Re: question on running a vent
Posted by ED on March 26, 2004 at 20:52:12:
In response to Re: question on running a vent
AN S trap is an old style of trap. Used in old plumbing systems where the drain normally came out of the floor rather than the wall. These are NOW illegal in most jurisdictions because of what Deb said...they siphon the water very easily and permit sewer gases to emit from the drain where the trap has been siphoned.

What she mentions is that tying into the system as you describe would create a similar situation to an "S" type trap.

Every fixture needs a vent in order to drain properly and to prevent sewer gases from entering the system. There are numerous ways to vent a fixture, but there definitely are RIGHT and WRONG ways.

Plumbing IS a science! There has been about a hundred years to perfect the science. In old days before modern venting, like around the turn of last century, people used to place their toilets outside (not outhouses) in a separate room, because of the noxious sewer gases, that they could not figure out how to alleviate. Around the 19 teens to 1920s this was finally figured out.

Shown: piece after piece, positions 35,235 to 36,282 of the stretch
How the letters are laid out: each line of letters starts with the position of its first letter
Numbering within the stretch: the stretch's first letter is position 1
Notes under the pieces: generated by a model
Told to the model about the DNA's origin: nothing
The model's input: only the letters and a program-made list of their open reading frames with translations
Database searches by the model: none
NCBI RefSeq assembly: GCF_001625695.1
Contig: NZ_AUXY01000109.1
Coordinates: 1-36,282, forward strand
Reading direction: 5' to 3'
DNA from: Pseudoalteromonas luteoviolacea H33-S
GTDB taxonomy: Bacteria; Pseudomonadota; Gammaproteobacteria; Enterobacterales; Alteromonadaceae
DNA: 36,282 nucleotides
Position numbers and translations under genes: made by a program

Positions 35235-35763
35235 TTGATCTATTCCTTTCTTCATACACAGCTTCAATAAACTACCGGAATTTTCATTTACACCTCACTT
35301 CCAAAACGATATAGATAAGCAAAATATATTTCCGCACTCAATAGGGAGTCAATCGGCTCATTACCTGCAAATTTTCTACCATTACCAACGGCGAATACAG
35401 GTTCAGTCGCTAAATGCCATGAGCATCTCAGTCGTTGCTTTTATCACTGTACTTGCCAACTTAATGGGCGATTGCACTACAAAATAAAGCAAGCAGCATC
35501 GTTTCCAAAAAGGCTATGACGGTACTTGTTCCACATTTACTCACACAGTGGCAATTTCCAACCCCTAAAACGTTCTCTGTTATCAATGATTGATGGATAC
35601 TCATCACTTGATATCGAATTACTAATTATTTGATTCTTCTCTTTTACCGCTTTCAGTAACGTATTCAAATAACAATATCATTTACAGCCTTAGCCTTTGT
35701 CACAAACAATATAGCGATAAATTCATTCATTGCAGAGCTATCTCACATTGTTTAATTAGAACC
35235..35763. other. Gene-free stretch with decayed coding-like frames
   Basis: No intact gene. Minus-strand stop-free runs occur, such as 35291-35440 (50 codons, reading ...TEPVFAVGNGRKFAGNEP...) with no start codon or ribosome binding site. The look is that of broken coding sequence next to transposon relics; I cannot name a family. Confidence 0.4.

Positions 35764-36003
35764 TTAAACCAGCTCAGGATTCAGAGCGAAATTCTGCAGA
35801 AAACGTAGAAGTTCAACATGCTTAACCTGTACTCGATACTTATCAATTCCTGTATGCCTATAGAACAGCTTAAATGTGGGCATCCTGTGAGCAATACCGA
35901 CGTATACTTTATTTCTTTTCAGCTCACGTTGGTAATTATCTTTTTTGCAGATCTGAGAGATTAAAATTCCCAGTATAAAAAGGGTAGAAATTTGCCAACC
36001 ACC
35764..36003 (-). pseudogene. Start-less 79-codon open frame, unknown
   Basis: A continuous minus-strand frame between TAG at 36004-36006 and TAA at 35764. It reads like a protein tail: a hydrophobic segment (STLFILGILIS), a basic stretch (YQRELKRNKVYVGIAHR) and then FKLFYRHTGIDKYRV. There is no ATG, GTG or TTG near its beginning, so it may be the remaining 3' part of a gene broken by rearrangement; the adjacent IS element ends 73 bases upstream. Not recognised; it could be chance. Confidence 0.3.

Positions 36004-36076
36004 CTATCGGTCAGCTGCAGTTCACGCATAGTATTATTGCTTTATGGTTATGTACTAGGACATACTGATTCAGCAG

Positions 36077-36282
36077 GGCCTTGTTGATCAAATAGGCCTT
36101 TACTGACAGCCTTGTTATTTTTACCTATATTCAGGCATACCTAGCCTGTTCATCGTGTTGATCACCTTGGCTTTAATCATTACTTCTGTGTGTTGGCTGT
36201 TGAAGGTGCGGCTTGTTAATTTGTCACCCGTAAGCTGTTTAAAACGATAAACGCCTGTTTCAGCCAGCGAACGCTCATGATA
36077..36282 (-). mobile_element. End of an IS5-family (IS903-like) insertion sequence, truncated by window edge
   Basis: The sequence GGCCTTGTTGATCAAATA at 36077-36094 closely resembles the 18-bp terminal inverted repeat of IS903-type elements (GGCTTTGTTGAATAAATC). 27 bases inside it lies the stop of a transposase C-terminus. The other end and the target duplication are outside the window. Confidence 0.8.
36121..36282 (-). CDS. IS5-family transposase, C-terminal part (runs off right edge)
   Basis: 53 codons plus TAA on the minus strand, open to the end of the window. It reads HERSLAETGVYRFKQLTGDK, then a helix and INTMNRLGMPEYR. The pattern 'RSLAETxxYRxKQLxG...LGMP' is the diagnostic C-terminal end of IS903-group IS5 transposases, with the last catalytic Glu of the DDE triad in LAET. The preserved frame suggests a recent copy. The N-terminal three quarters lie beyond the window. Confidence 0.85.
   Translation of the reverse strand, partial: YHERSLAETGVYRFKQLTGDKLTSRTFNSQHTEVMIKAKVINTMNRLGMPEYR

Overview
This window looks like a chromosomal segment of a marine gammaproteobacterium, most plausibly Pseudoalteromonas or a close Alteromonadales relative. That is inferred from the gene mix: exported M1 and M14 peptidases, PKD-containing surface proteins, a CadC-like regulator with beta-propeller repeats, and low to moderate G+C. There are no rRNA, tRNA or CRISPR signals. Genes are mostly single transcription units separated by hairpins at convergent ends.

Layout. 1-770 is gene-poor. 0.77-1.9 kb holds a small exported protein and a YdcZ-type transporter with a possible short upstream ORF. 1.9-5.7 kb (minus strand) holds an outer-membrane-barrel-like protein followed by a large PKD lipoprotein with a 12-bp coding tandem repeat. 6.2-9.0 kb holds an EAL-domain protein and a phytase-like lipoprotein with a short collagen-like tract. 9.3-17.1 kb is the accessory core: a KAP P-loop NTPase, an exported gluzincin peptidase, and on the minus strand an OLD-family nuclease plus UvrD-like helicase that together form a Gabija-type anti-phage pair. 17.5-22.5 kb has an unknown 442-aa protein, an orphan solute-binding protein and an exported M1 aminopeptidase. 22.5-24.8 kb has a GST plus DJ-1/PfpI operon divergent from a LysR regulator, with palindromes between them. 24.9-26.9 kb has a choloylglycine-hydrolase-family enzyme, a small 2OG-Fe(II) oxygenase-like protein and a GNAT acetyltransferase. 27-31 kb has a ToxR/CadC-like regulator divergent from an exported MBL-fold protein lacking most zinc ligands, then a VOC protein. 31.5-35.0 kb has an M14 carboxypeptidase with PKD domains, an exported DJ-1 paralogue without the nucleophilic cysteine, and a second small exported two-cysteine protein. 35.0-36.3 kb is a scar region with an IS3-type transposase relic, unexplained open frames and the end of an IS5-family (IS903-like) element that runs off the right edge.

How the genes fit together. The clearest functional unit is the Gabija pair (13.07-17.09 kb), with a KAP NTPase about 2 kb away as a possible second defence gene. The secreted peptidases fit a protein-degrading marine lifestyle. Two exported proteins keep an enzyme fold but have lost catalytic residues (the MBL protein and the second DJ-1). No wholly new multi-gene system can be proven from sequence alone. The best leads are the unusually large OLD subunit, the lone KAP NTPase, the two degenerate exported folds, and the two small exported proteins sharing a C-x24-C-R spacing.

It's not rocket science but it still is very important to follow the generally accepted practices of venting.

I hope this helped answer your concerns.


: :
: : I am relocating my sink to the opposite wall. On this new wall is a tub drain from the above bathroom.

: : We plan to tap into this exisitng inch and a half galvanized drain-well we want to replace w/ pvc and join the new sink dain into the tub drain.

: : My question is I do not see a vent for this tub drain- my guess is that it is vented underneath somewhere?? If it is indeed vented somewhere can I just tie in the new sink drain and not have to run a separate vent b/c there is one for the tub already and the new sink drain will be part of the existing tub drain?

: : your help and opinion is greatly appreciated,

: : regards,
: : Harvey

: Generally speaking, you cannot connect a drain in the section of pipe that runs from a fixture p-trap to its vent (this section of pipe is called a trap arm). On a sink there is no way to connect without venting the sink. Any attempt to connect to the tub drain will create an s trap. S-traps will siphon dry and allow sewer gas to enter the house. The sink will need a vent that rises straight up at the sanitary tee that is the drain/vent/trap arm junction. It can 90 or join with other vents 6" above the flood rim level of the fixture. If this is not a bathroom sink (a lav), but a kitchen sink, you need to use 2" drainage pipe.
: Deb
: The Pipewench




Replies to this post
There are none.